Four years later, I made pancakes. At the time they were plain pancakes, only now when I make them they have added ingredients (chocolate chips, bananas, pureed apple, pumpkin spice). I don’t think about the phone ringing on a Sunday morning while I’m making breakfast anymore.
For those of you who have ever lost a parent I know its not easy but we do get stronger and we have to lean on those close to us. Eventually your fb posts aren’t going to get you the closure you need, go seek professional help. You do not need to sign up for a year, just a session, just talk it out with someone else, you’ll learn an awful lot about yourself and the situation and how to deal. I’d much rather see my friends go talk to a professional than to hit the bottle, that’s one coping mechanism I never went to.
Tuesday, September 2, 2014
Thursday, July 10, 2014
I don’t buy into the 30 Day Calendar Challenges where you are repeating the same exercises over and over again and just increasing the reps. That doesn’t work, especially if you are using it as your main workout and not as an extra added workout bonus. Anyway, I’ll get off my soapbox now.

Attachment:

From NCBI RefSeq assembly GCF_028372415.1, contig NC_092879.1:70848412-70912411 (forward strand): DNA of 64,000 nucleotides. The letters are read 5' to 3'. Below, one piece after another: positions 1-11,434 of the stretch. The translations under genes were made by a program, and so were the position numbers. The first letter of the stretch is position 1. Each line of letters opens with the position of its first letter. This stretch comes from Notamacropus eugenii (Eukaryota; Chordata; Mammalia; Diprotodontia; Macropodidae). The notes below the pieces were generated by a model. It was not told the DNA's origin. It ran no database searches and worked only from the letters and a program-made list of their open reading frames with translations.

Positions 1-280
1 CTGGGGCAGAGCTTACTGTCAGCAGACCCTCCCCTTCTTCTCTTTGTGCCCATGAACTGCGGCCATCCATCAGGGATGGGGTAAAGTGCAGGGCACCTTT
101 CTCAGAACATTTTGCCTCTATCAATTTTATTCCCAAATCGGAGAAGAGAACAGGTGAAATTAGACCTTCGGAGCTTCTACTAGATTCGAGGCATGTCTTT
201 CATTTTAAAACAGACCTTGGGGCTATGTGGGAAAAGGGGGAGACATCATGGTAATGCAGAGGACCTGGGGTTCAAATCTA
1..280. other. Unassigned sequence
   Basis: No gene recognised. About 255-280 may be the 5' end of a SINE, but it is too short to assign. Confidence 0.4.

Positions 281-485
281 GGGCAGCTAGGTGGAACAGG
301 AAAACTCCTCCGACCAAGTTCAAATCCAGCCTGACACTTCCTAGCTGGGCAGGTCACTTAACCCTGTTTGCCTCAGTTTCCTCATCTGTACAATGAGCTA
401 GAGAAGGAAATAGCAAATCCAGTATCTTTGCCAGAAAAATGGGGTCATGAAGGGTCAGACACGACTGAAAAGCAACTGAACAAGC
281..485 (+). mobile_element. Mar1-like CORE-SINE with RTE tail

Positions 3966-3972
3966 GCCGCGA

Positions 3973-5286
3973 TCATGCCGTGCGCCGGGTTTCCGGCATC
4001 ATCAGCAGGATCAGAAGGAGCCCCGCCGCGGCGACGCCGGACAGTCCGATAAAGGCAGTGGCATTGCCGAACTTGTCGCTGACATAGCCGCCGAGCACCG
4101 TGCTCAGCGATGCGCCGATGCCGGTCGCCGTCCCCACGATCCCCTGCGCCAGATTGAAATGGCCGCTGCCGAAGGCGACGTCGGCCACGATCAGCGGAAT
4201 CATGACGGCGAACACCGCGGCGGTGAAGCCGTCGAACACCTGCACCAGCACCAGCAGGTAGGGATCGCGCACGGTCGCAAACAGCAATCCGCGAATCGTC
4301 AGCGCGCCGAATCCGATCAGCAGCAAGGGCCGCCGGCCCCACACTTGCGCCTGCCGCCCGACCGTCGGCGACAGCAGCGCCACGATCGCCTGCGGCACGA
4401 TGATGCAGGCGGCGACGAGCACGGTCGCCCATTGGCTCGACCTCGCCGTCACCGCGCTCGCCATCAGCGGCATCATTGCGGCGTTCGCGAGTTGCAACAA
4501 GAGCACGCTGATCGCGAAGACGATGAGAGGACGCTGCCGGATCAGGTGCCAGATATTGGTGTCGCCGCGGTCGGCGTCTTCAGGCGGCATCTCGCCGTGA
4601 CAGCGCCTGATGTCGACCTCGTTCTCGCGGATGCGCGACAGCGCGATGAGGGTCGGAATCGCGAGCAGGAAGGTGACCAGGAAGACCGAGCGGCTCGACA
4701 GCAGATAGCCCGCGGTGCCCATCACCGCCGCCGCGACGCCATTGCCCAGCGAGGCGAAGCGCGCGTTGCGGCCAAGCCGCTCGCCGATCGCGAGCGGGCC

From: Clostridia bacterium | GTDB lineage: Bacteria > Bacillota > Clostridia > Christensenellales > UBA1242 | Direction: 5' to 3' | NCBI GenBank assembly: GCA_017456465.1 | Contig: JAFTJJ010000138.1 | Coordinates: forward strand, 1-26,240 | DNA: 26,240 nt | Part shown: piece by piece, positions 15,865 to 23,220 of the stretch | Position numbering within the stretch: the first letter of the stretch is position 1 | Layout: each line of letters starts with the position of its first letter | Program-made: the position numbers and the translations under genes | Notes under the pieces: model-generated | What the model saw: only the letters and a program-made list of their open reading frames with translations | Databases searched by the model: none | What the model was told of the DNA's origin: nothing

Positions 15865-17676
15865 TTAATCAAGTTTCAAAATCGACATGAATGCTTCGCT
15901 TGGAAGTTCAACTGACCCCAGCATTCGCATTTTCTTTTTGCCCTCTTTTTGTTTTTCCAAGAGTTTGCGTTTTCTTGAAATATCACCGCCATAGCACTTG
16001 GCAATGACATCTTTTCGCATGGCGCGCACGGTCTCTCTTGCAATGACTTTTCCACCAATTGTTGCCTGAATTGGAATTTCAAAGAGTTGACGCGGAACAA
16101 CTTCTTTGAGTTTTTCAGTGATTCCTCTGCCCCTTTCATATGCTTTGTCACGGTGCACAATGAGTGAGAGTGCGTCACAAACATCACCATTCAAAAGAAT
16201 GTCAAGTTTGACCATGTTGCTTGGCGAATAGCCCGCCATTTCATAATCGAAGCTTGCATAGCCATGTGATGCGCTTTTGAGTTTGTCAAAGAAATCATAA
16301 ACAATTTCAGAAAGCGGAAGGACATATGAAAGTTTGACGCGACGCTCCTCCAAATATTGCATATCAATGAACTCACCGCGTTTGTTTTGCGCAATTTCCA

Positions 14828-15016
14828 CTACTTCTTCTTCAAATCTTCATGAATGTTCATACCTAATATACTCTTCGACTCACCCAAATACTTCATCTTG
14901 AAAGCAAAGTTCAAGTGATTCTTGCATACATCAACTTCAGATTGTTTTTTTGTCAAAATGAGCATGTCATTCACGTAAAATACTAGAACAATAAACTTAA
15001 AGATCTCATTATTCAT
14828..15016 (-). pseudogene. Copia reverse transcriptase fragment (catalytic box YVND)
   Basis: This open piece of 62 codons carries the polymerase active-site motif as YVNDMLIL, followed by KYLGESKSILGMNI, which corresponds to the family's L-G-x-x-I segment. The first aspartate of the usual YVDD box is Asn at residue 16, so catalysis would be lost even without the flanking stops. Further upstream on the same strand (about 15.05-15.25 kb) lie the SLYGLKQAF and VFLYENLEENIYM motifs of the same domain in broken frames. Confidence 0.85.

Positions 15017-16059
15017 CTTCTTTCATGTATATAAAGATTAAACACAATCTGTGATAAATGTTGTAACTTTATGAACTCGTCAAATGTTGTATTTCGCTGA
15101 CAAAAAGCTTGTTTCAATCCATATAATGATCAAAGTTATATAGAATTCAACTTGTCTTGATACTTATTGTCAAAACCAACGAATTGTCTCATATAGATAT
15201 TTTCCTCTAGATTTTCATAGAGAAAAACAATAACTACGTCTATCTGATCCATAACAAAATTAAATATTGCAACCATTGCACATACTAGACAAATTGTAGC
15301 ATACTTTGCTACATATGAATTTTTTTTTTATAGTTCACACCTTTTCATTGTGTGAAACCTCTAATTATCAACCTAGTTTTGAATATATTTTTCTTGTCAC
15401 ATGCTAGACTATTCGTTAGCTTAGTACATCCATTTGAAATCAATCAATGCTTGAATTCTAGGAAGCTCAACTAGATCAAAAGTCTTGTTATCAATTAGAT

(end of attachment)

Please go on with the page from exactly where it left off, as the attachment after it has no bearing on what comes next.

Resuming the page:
Thursday, July 3, 2014
After watching the “Like a Girl”
campaign by Always twice, almost three times I’ve finalized realized why it’s
bothersome. When I was growing up the ‘like a girl’ phrase didn’t
exist. I was picked on in grammar school, not because I was a girl, but
because I had different shoes, I had a bad haircut, I had braces, all the
things one would get picked on for. When I started learning how to play
softball at 7 years old I wasn’t told that I ‘throw like a girl’, or ‘run like
a girl’ in fact, you’ll find all the awards from those days at Field Day where
I beat out boys in sprints and long jump. My parents always encouraged me
to be myself, they didn’t segregate me from playing with the boys or encourage
the now infamous appreciation for doing things ‘like a girl’ and to be proud of
it. So I’m a little lost as to where Always is coming from. If we
are a society where ‘all men are created equal’ then why segregate the way
young people (and those adults) do things ‘like a girl’ or ‘like a boy’.
From as long as I remember I have been told and encouraged to be myself – not
to do things ‘like a girl’. Don’t be like everyone else, be
yourself. I guess society is slowly getting more sensitive in a world where
today some of us all still compete on the same playing field (with the